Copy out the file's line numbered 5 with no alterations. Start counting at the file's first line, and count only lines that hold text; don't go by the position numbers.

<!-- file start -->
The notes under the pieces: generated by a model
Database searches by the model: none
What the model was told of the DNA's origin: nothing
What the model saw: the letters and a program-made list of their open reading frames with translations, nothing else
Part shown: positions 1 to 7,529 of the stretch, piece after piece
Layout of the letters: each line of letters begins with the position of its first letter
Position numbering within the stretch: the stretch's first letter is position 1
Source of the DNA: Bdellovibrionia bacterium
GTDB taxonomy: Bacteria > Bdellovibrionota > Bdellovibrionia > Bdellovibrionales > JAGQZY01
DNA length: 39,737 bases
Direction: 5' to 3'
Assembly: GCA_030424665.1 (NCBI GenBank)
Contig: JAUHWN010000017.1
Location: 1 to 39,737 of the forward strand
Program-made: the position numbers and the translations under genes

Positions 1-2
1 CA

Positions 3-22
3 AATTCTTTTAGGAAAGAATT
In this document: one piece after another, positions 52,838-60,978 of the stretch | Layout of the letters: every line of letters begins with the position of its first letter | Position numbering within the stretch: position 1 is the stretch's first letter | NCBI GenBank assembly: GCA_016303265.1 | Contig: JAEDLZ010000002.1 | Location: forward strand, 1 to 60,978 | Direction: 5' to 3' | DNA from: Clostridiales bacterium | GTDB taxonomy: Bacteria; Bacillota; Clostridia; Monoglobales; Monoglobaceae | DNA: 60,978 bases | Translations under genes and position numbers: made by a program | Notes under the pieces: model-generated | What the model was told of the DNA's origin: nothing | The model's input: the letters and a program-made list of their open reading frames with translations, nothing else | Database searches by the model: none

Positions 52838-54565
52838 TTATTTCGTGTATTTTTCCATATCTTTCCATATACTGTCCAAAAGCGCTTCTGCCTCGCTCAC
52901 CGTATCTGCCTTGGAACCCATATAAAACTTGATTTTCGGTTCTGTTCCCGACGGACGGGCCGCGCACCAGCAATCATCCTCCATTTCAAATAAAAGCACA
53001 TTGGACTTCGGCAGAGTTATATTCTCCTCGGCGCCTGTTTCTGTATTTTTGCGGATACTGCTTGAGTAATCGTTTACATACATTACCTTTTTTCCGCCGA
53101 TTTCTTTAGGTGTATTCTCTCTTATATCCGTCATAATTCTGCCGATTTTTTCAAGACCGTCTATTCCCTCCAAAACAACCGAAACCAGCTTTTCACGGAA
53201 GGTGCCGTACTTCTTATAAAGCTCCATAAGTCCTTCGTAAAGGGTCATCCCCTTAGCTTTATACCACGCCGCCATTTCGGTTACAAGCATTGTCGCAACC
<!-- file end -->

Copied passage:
Part shown: positions 1 to 7,529 of the stretch, piece after piece